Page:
Abstract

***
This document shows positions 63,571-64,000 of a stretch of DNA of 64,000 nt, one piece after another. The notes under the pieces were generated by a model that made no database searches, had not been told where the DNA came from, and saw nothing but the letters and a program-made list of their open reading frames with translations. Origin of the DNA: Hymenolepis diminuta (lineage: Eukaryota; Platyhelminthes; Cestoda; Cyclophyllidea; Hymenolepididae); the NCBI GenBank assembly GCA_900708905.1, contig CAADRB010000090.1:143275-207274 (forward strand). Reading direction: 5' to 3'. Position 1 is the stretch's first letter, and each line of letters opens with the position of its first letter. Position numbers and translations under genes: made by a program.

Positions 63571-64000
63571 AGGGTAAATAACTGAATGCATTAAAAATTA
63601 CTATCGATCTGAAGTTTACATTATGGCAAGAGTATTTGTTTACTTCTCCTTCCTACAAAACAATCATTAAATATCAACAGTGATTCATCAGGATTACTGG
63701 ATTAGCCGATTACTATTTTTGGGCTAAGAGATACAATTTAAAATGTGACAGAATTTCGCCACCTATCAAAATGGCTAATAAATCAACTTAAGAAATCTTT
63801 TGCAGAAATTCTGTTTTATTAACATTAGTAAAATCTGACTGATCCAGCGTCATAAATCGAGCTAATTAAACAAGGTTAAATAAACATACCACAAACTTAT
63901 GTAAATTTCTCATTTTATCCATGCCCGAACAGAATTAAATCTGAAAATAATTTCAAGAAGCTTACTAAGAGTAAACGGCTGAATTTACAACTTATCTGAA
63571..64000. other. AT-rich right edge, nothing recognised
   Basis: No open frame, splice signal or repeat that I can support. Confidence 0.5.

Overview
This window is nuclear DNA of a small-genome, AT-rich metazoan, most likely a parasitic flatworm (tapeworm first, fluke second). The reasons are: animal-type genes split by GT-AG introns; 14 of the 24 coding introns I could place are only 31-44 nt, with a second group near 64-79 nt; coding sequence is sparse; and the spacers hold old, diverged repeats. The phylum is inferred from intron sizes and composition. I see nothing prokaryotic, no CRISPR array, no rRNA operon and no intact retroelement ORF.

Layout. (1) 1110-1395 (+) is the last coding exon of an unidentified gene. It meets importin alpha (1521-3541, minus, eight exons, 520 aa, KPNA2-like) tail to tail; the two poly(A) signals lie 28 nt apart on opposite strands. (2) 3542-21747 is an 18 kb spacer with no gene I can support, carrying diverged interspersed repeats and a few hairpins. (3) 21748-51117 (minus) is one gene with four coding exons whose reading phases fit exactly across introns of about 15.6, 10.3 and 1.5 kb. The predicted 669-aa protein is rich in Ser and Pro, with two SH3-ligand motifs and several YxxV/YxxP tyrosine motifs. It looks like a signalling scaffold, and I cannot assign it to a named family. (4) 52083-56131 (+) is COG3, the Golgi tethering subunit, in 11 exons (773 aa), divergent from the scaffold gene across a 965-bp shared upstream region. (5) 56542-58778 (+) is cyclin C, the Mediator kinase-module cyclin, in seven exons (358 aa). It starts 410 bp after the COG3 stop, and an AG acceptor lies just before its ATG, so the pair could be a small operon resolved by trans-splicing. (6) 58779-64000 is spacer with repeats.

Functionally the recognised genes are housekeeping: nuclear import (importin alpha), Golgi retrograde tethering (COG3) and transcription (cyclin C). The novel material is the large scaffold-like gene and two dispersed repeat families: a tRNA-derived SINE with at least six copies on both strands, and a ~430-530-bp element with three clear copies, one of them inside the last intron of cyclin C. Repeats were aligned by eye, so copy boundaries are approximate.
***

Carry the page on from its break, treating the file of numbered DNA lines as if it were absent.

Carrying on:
Two prior surveys from rural Louisiana, Canada, and New York [Arch. Clin. Neuropsychol. 3 (1988) 331; Arch. Clin. Neuropsychol. 8 (1993) 461] revealed that a high portion of the population endorses misconceptions about the sequelae of traumatic brain injury (TBI). The purpose of this study was to assess the public's perceptions of head trauma in an urban setting in the Northeast region of the country and to compare those results with surveys from other geographical areas conducted 8 and 13 years ago. This study also examined the prevalence of perceptions about TBI that may be relevant to personal injury litigation with TBI plaintiffs. Data were collected at an office of the Department of Motor Vehicles from persons conducting business there. Participants (n=179) voluntarily completed a 19-item survey covering several facets of brain injury. This sample endorsed misconceptions at a level consistent with previous studies, indicating a comparable lack of knowledge about moderate to severe TBI. With regard to mild TBI, however, our sample generally endorsed fewer misconceptions than previous samples. The public also holds perceptions of TBI that may be relevant to personal injury litigation involving TBI plaintiffs.